permaculture BBC News – Obama hails ‘new chapter’ in US-Cuba ties

From BBC News article on this:

“US President Barack Obama has hailed a “new chapter” in US relations with Cuba, announcing moves to normalise diplomatic and economic ties. Mr Obama said the US’ current approach was “outdated” and the changes were the “most significant” in US policy towards Cuba in 50 years. Cuban President Raul Castro said he welcomed the shift in a TV address. The move includes the release of US contractor Alan Gross and three Cubans held in the US.
Wednesday’s announcement follows more than a year of secret talks in Canada and at the Vatican, directly involving the Pope.”

“Mr Obama and Mr Castro met a year ago at Nelson Mandela’s funeral

The US is looking to open an embassy in Havana in the coming months, Mr Obama said.

The plans set out in a White House statement also include:

- Reviewing the designation of Cuba as a state sponsor of terrorism – Easing a travel ban for US citizens
– Easing financial restrictions
– Increasing telecommunications links
– Efforts to lift the 54-year-old trade embargo

Mr Castro said the changes were something Cuba had been pressing for for a long time.

“Ever since my election… I have reiterated on many occasions our preparedness to hold a respectful dialogue with the government of the United States based on sovereign equality,” he said.

President Castro urged Washington to lift a trade and economic embargo imposed on the communist-run island – a move that can only be made by Congress.”

On Wed, Dec 17, 2014 at 2:34 PM, Lawrence London wrote:
>
> BBC News – Obama hails ‘new chapter’ in US-Cuba ties
> http://www.bbc.com/news/world-us-canada-30516740
> ‘New chapter’ in US-Cuba ties
>
>
> The US and Cuba announce moves to normalise diplomatic and economic ties > in a major shift, following the release by Cuba of US contractor Alan > Gross.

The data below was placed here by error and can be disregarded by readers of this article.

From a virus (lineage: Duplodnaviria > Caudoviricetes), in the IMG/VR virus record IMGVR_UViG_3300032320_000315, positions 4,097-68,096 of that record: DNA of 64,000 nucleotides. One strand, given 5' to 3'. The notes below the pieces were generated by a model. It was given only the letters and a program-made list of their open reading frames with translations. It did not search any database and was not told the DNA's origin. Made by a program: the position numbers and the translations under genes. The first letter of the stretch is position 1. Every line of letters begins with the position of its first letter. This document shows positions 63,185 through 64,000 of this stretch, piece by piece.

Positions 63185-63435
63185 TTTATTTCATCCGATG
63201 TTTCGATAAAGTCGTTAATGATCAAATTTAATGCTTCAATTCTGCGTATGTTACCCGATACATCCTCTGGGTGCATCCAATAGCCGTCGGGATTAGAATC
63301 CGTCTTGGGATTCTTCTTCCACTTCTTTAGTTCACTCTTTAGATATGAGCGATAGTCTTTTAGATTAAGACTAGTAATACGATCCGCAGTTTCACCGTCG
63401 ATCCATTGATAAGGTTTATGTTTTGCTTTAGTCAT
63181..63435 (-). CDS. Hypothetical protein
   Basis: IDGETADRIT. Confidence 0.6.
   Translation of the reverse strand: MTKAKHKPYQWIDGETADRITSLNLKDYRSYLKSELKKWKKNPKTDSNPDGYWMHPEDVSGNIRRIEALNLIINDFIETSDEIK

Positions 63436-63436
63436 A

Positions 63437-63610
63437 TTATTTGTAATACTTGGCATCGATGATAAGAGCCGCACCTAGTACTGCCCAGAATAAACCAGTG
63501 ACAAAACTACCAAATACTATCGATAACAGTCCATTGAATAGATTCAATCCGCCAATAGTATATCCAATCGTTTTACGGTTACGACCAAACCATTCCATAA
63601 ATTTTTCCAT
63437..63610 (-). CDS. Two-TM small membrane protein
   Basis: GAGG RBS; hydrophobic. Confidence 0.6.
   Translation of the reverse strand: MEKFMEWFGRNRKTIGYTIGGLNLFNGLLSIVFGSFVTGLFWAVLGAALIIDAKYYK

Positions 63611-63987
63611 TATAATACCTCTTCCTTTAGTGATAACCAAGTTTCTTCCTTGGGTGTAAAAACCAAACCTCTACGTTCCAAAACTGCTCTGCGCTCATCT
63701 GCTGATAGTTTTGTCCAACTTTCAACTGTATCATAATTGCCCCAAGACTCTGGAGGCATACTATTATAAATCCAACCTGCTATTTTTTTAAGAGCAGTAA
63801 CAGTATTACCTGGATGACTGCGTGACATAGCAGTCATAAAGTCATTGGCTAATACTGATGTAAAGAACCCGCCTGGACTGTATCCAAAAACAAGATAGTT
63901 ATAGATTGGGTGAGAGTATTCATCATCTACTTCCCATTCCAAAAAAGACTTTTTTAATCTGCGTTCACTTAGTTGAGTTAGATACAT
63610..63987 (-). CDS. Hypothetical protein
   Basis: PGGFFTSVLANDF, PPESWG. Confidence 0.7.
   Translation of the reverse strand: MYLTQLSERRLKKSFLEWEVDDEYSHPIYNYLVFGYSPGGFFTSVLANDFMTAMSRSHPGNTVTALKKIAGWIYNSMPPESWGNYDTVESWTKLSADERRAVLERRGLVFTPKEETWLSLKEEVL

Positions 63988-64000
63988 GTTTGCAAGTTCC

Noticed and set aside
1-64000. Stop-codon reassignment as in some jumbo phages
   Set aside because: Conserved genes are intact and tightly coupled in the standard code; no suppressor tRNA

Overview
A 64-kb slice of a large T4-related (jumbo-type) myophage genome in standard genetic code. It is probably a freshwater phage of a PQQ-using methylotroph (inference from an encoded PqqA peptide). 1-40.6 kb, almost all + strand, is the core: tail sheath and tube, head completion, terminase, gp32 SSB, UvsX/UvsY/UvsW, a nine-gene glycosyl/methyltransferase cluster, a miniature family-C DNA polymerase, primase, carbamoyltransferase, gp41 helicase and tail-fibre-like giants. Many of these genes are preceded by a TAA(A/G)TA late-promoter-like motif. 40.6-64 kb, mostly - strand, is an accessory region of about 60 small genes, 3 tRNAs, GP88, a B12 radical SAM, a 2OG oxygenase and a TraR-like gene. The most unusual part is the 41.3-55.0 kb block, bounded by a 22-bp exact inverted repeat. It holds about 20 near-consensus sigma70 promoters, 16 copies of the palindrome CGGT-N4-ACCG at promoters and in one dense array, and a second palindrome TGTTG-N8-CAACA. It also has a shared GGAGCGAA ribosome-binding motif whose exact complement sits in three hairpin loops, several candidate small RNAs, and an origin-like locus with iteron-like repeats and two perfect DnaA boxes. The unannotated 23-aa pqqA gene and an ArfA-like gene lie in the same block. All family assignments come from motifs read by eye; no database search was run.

>
> – Historic shift in ties Live
> > – Castro: ‘Blockade must end’ Watch
>
> – Obama: ‘Cut loose shackles of past’ Watch
>
> – What do Cubans think?
>
> – Why was Alan Gross jailed? Watch
>
> – Profile: Alan Gross
>
> – Key figure in US-Cuba thaw
>
> – US worker released from Cuba prison
>
>
>

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permaculture BBC News – Obama hails ‘new chapter’ in US-Cuba ties

BBC News – Obama hails ‘new chapter’ in US-Cuba ties
http://www.bbc.com/news/world-us-canada-30516740
‘New chapter’ in US-Cuba ties

The US and Cuba announce moves to normalise diplomatic and economic ties in a major shift, following the release by Cuba of US contractor Alan Gross.

- Historic shift in ties Live

- Castro: ‘Blockade must end’ Watch

- Obama: ‘Cut loose shackles of past’ Watch

- What do Cubans think? – Why was Alan Gross jailed? Watch

- Profile: Alan Gross – Key figure in US-Cuba thaw

- US worker released from Cuba prison

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permaculture Food and Agriculture Organization of the United Nations

[lots of good material here]

Food and Agriculture Organization of the United Nations
http://www.fao.org/home/en/

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permaculture Black Earth Region farmland map – Google Search

Black Earth Region farmland map – Google Search
maps and pictures with links to sources

https://www.google.com/search?q=Black+Earth+Region+farmland+map&tbm=isch&imgil=2kCLSX4l42HNTM%253A%253B-_PARKZKON2kIM%253Bhttp%25253A%25252F%25252Ffarmlandgrab.org%25252Fpost%25252Fview%25252F22109-update-on-foreign-investment-in-ukrainian-agricultural-land&source=iu&pf=m&fir=2kCLSX4l42HNTM%253A%252C-_PARKZKON2kIM%252C_&usg=__0ronw8NAXzH0wvdNO0hyHRSxiv0%3D&biw=1680&bih=861&ved=0CCkQyjc&ei=GO2QVJ20DtGIsQSb1IGQBw#facrc=_&imgdii=_&imgrc=2kCLSX4l42HNTM%253A%3B-_PARKZKON2kIM%3Bhttp%253A%252F%252Ffarmlandgrab.org%252Fuploads%252Fimages%252Fphotos%252F4974%252Foriginal_black-earth-ukraine.jpg%253F1369309610%3Bhttp%253A%252F%252Ffarmlandgrab.org%252Fpost%252Fview%252F22109-update-on-foreign-investment-in-ukrainian-agricultural-land%3B600%3B331